A world dominated by youth: child and youth labour in Queensland, 1885-1900
One of the key characteristics of late nineteenth century labour was its youth. During the period 1885 to 1900 this attribute was particularly pronounced in Queensland where nearly half the population was under 20 years of age. While labour historians have long recognised that child and youth labour was associated with sub-standard employment, little attention has been paid to the ways in which this disproportionately large demographic shaped both the operation of the overall labour market and patterns of trade union organisation. This paper argues that both can only be understood in the context of the labour supply pressures exerted by an exceptionally large youth cohort. The wide-scale use of child labour was, however, a product of specific temporal and geographic experiences. By 1900 the nation's demographic profile was rapidly maturing as the birth rate slowed dramatically.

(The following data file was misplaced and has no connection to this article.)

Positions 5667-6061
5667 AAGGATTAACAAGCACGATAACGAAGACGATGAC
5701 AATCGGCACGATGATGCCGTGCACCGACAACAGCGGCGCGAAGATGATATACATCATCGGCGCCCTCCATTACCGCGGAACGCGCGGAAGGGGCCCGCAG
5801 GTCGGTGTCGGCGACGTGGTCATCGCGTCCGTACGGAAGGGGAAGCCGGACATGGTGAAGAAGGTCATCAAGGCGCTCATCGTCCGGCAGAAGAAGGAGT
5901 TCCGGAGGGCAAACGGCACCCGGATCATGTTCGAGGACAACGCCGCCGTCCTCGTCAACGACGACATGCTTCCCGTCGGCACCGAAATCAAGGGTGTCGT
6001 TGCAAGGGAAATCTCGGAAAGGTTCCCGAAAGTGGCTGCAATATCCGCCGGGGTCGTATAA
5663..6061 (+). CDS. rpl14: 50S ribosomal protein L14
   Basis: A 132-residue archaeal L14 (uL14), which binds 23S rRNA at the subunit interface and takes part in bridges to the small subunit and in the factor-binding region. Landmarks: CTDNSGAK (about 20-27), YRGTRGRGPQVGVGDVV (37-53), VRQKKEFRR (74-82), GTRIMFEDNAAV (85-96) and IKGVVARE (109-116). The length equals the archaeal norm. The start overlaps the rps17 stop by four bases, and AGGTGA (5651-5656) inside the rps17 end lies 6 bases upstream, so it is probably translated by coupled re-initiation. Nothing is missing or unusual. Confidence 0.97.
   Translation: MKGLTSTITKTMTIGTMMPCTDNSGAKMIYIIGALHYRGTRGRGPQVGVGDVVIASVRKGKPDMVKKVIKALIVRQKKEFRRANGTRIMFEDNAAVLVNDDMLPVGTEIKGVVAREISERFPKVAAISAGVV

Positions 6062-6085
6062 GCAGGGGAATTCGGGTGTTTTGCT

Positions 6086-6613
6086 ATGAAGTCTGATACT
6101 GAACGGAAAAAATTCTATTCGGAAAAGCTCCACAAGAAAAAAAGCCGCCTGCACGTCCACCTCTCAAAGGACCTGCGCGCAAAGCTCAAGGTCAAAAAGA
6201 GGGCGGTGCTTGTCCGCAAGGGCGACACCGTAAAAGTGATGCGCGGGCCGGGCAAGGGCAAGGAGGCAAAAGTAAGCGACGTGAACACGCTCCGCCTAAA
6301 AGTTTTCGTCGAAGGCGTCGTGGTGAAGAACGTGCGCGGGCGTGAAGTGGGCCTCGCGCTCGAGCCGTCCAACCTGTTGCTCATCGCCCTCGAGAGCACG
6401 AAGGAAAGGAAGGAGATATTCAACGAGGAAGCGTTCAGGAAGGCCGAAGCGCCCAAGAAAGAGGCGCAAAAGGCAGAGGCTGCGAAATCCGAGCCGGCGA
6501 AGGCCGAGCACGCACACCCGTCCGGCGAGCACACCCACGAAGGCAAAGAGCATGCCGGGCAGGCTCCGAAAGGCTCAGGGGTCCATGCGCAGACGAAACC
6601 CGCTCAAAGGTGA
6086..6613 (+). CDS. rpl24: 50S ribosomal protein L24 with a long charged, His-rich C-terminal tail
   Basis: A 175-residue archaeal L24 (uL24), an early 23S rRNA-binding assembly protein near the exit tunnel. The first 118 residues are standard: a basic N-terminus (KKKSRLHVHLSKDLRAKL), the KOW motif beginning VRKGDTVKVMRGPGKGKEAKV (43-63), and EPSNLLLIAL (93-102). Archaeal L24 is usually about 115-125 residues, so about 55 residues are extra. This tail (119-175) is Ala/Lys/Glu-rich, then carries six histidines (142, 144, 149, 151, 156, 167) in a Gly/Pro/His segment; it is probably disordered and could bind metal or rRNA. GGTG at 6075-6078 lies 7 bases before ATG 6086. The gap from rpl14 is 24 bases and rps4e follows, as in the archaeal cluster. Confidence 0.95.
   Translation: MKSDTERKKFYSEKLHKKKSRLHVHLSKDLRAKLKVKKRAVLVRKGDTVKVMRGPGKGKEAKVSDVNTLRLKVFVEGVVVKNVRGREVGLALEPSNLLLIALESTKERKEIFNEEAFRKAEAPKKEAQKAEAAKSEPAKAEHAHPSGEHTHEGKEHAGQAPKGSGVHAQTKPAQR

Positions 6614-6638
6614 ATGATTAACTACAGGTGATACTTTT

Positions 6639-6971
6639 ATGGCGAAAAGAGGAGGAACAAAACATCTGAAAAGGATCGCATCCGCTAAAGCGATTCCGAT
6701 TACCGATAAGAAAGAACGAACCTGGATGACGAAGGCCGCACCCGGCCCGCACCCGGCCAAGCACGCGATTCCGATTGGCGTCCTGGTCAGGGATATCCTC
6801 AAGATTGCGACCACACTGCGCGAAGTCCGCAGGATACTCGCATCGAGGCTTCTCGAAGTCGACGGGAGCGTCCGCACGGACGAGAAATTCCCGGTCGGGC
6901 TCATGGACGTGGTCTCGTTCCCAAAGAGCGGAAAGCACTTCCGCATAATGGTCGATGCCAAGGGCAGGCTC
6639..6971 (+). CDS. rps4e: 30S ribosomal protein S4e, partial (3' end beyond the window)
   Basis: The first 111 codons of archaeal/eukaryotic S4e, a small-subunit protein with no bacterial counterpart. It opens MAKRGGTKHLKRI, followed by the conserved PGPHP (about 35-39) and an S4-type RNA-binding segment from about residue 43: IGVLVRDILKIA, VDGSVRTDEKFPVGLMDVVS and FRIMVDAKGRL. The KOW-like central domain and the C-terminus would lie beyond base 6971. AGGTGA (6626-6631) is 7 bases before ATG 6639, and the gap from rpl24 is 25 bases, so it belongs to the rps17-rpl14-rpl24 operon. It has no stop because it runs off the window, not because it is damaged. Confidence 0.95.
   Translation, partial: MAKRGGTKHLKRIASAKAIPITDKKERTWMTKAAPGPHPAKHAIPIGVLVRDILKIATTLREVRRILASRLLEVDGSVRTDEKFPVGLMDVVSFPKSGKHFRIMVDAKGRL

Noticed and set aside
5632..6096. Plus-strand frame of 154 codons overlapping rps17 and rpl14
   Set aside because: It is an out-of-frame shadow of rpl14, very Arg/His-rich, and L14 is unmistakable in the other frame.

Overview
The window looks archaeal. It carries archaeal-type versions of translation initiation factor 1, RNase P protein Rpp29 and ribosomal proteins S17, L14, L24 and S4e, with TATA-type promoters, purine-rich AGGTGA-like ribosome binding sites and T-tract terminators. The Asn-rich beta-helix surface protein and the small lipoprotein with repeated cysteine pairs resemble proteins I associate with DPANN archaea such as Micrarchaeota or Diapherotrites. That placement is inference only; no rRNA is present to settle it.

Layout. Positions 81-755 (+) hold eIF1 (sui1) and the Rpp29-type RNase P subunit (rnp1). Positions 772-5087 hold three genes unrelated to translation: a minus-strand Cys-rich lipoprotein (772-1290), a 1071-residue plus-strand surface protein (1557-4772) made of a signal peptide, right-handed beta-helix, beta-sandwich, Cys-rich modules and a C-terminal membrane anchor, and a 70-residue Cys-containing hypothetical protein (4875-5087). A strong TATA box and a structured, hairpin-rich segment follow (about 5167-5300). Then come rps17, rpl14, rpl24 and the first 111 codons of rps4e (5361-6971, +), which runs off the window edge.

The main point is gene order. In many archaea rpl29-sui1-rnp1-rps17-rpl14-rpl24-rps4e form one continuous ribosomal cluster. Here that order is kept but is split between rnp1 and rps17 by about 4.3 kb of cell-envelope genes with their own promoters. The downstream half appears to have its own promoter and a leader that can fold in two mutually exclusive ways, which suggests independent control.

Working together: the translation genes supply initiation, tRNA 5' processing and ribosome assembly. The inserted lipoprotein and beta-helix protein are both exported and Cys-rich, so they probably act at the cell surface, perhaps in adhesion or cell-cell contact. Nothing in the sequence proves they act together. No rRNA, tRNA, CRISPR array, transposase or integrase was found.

The Past is before us: Proceedings of the ninth national labour history conference